Environmental Science deals with the interdisciplinary field and needs the study of the interactions among the physical, chemical and biological processes. Thus, knowledge of environmental science is very important because it studies the connection and implication of seemingly disconnected phenomena, helpful to the outcome of our activities such the effect of technology on the obliteration of the natural resources and the ecosystem, and what we can do to reverse some of this destructive forces and heal the environment, saving ourselves in the process. To save the natural atmosphere, an honest and effective understanding of biologics is required.

This book deals with the multidisciplinary information of the environment and the conservation of precious natural resources. This book starts with a study of the evolution of the water-energy-food (WEF) nexus since its rise to prominence in policy and development discourses in 2011. Drawing from an intensive review of printed literature, the paper presents varied interpretations of the thought whereas conjointly considering the novelty of the WEF nexus. The challenge of integrating and optimizing the components of this multi-centric nexus is examined. The book examines the mortality and air pollution effects of air quality interventions in metro cities. It also presents well-grounded information on the relationship of sea-level changes to climatic change in northeast Asia and northern North America.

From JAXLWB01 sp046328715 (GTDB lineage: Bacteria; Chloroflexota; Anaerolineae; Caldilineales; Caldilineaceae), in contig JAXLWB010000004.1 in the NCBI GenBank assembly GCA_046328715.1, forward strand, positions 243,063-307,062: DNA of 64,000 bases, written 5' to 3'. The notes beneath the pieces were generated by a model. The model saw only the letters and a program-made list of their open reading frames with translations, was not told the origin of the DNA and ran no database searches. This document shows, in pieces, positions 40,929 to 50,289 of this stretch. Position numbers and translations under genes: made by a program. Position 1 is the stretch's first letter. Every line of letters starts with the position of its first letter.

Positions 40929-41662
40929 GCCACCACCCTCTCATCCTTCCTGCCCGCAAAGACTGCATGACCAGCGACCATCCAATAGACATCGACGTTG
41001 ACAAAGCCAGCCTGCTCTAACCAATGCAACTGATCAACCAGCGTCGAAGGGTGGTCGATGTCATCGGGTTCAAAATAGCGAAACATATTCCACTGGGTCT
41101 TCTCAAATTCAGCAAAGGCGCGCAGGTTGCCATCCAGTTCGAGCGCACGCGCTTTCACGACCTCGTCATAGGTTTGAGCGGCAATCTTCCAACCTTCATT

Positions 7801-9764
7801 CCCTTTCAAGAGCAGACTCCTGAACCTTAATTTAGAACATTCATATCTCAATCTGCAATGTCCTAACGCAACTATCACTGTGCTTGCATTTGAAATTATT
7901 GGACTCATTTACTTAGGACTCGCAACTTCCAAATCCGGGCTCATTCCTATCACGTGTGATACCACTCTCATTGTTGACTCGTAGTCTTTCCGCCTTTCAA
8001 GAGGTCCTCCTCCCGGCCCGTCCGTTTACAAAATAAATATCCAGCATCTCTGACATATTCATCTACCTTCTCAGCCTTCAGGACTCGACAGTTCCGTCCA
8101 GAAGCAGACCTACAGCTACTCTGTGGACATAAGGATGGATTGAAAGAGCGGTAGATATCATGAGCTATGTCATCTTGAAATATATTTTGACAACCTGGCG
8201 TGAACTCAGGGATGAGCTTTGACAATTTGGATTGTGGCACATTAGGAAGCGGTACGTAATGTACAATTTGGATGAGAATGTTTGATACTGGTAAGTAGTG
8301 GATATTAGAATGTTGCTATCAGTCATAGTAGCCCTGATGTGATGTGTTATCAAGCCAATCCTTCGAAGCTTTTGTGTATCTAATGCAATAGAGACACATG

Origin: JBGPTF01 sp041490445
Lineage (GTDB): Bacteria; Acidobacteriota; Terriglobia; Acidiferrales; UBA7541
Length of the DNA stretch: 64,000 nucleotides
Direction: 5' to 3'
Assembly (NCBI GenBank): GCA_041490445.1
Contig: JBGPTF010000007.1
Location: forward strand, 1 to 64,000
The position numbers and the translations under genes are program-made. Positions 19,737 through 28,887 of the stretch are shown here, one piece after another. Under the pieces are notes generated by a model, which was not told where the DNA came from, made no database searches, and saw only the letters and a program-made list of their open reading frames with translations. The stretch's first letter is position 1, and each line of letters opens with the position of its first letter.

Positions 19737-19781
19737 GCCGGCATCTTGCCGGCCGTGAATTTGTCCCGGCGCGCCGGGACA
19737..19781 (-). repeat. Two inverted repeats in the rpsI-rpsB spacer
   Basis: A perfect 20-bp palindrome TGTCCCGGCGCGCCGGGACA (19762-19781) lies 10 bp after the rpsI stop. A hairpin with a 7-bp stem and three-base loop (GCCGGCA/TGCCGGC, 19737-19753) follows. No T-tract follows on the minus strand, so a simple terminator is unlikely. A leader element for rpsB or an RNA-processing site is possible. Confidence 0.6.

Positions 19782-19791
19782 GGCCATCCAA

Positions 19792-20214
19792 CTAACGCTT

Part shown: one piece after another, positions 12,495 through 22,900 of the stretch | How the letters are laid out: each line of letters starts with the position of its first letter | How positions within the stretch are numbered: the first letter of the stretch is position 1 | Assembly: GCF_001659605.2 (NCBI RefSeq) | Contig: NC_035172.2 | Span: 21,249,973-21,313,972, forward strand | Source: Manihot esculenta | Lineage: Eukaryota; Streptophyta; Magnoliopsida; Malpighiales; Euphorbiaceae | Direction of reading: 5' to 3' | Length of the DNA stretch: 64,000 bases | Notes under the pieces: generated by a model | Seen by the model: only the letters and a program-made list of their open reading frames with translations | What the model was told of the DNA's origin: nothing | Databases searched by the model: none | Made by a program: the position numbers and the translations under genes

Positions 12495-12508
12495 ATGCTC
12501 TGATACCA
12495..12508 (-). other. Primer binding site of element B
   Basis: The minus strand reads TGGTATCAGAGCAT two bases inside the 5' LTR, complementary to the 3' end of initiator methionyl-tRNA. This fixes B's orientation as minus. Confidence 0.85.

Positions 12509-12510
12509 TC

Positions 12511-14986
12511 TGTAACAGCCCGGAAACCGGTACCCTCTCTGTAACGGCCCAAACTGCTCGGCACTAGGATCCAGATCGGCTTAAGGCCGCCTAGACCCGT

Next, it presents a review of environmental studies and landfill gas generation and utilization. In succeeding chapters, it also emphasizes to mineral resource active regions; enhancement of gasworks groundwater remediation by coupling a bio-electrochemical and activated carbon system; elimination of macrolides in water bodies using photochemical oxidation; and a GIS-based tool for bioaccumulation risk analysis and its application to study polychlorinated biphenyls in the great lakes. The environment is continuously loaded with man-made organic chemicals and metals released by urban communities and industries. Examples of these chemicals are polychlorinated biphenyls (PCBs), organochlorine pesticides, polycyclic aromatic hydrocarbons (PAHs), dioxins, and mercury. The ultimate destination for many of these contaminants is the aquatic environment, either due to direct discharges or to hydrologic and atmospheric processes. The book also equips readers to develop a Geographic Information System (GIS)-based tool to estimate bioaccumulation of contaminants in aquatic ecosystems, and the health risks for humans that feed on these species. This intended scientific information will be of value to the students, scientists, researchers, and other stakeholders associated with the subject area.